Rügenwalder Mühle: “It is Very Important to Us For Consumers to See Exactly Where the Raw Materials Come From and What Kind of C02 Footprint a Product Has.”

©Rügenwalder Mühle

Rügenwalder Mühle is a family business that started in 1834, in the town of Rügenwalde, Germany, known for its sausage specialties. The company is expanding its portfolio to cater to the growing number of flexitarians, vegetarians and vegans by offering a new array of products, such as vegan sausage and vegetarian salami.

These products can be found on the self-service meat shelf or in the self-service meat chest. We spoke with Michael Hähnel, the company’s CEO, to find out more.

Rügenwalder Mühle is now starting to grow its own soya – why?
We are always looking for proximity to suppliers and producers. That is how we ensure high quality. Consumers are always conscious of the origin and ingredients of the food they buy. Above all it is a crucial factor for our goal of becoming more and more sustainable: Because the shorter the transport, the greater the savings in C02 emissions. That is why already 50 percent of our soya comes from Europe resp. the Danube region. Now we want to take the issue to the next level and have started a pilot project with the cultivation of our own soya beans in Germany. The acreage comprises one field each in North Rhine-Westphalia and Brandenburg, each with 25 hectares. So far it is looking very good and we hope to be successful with the pilot project.

Does that mean your products will only be available with specially and locally grown soya in the near future?
No, it will still take some time before we can meet our needs for soya from domestic cultivation. With the pilot project, we have taken the first courageous step in this direction.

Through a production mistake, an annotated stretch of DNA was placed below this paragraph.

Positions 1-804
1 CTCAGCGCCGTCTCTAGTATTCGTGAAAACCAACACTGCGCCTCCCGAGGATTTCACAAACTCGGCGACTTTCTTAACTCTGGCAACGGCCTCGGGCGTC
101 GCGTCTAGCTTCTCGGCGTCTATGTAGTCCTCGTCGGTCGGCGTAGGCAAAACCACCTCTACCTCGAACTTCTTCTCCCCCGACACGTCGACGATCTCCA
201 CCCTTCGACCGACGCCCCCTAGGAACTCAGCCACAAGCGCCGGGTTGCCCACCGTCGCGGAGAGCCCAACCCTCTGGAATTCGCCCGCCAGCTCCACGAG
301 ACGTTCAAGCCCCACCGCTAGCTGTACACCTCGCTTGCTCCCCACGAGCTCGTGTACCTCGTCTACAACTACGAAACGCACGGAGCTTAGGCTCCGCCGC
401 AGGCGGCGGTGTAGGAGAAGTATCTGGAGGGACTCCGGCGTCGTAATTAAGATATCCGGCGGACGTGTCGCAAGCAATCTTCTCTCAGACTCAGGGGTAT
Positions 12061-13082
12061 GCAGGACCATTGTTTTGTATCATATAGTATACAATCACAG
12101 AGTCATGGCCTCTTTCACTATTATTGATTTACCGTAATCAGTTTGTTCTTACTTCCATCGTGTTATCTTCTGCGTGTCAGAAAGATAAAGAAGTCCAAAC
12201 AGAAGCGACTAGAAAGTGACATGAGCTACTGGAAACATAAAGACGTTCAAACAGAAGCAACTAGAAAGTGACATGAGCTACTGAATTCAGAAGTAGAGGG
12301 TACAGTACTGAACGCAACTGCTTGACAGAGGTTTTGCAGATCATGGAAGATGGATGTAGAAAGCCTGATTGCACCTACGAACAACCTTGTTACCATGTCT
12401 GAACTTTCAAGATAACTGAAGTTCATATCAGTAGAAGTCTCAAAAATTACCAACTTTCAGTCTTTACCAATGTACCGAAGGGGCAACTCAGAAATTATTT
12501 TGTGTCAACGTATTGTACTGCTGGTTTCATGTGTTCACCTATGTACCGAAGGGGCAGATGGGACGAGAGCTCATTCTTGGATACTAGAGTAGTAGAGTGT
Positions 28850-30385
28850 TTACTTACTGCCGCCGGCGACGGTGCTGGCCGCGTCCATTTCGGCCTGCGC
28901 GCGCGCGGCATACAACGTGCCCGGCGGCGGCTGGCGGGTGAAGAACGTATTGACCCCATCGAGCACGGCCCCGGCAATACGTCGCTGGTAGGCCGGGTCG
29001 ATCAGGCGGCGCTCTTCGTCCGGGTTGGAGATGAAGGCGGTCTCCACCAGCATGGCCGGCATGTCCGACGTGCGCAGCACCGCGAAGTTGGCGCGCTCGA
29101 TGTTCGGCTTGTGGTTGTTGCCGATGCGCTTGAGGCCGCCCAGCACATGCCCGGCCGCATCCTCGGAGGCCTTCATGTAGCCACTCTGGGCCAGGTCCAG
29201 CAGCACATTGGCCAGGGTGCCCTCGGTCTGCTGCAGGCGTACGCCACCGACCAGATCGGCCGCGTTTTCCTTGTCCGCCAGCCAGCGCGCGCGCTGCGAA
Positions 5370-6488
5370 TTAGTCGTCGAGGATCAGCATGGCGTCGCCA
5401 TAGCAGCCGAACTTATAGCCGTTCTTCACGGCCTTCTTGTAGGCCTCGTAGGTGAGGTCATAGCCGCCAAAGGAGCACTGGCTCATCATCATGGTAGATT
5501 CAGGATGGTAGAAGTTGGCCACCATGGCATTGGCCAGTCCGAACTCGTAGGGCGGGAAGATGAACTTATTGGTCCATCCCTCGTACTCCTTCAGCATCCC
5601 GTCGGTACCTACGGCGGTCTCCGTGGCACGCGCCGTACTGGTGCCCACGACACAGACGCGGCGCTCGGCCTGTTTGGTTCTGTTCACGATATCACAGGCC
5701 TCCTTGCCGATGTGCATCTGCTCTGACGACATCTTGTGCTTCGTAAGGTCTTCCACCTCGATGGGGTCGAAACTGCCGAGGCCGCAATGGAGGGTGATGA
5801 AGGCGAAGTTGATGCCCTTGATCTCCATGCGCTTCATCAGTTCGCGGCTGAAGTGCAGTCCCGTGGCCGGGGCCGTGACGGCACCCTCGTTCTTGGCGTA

© Rügenwalder Mühle

What does courageous mean? Is cultivation of soya beans that complicated?
Absolutely! The region where the soya is cultivated is a determining factor when it comes to taste and colour of the raw material. Therefore, the meat alternatives may suddenly taste different. Tests will show with which vegetarian / vegan products we can process the regional soya.

What’s next?
If the pilot project is successful – that is, if the soya bean plants continue to grow well and produce high-yields – the harvest will take place in September. After that the soya beans will be refined using the vegetarian / vegan products. In the coming year, we could cover ten percent of the total demand with these soya beans and gradually increase the share over the next few years. It is very important to us for consumers to see exactly where the raw materials come from and what kind of C02 footprint a product has. This is the only way consumers can make their own choices when it comes to food and eating consciously. We are therefore supporting the petition for legal CO2e labelling of food. This should enable consumers to see immediately how large the carbon footprint of a specific product is.